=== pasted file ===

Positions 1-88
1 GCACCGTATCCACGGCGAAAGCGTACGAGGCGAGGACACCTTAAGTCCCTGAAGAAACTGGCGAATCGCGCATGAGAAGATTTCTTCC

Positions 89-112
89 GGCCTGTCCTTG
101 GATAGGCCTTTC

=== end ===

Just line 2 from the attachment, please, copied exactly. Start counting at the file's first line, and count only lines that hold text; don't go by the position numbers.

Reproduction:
1 GCACCGTATCCACGGCGAAAGCGTACGAGGCGAGGACACCTTAAGTCCCTGAAGAAACTGGCGAATCGCGCATGAGAAGATTTCTTCC